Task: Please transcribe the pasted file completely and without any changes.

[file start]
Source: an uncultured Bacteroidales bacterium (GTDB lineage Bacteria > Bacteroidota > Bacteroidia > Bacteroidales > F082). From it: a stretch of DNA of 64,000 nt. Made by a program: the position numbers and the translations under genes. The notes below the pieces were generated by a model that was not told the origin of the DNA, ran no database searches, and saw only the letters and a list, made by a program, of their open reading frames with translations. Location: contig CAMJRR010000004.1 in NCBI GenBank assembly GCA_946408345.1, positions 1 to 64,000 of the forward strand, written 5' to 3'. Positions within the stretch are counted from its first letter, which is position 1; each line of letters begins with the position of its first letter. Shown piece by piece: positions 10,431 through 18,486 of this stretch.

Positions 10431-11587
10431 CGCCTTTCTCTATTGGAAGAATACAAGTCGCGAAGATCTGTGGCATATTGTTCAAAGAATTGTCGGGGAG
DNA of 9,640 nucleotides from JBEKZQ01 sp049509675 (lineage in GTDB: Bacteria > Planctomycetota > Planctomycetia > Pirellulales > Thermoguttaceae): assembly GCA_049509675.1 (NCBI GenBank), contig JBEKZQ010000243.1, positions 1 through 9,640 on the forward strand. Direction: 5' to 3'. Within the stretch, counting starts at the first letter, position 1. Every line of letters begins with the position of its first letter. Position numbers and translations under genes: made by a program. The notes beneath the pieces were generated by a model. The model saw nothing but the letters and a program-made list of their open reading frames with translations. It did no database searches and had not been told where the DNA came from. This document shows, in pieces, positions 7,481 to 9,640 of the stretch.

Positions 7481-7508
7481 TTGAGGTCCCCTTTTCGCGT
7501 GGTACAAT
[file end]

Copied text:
Source: an uncultured Bacteroidales bacterium (GTDB lineage Bacteria > Bacteroidota > Bacteroidia > Bacteroidales > F082). From it: a stretch of DNA of 64,000 nt. Made by a program: the position numbers and the translations under genes. The notes below the pieces were generated by a model that was not told the origin of the DNA, ran no database searches, and saw only the letters and a list, made by a program, of their open reading frames with translations. Location: contig CAMJRR010000004.1 in NCBI GenBank assembly GCA_946408345.1, positions 1 to 64,000 of the forward strand, written 5' to 3'. Positions within the stretch are counted from its first letter, which is position 1; each line of letters begins with the position of its first letter. Shown piece by piece: positions 10,431 through 18,486 of this stretch.

Positions 10431-11587
10431 CGCCTTTCTCTATTGGAAGAATACAAGTCGCGAAGATCTGTGGCATATTGTTCAAAGAATTGTCGGGGAG
DNA of 9,640 nucleotides from JBEKZQ01 sp049509675 (lineage in GTDB: Bacteria > Planctomycetota > Planctomycetia > Pirellulales > Thermoguttaceae): assembly GCA_049509675.1 (NCBI GenBank), contig JBEKZQ010000243.1, positions 1 through 9,640 on the forward strand. Direction: 5' to 3'. Within the stretch, counting starts at the first letter, position 1. Every line of letters begins with the position of its first letter. Position numbers and translations under genes: made by a program. The notes beneath the pieces were generated by a model. The model saw nothing but the letters and a program-made list of their open reading frames with translations. It did no database searches and had not been told where the DNA came from. This document shows, in pieces, positions 7,481 to 9,640 of the stretch.

Positions 7481-7508
7481 TTGAGGTCCCCTTTTCGCGT
7501 GGTACAAT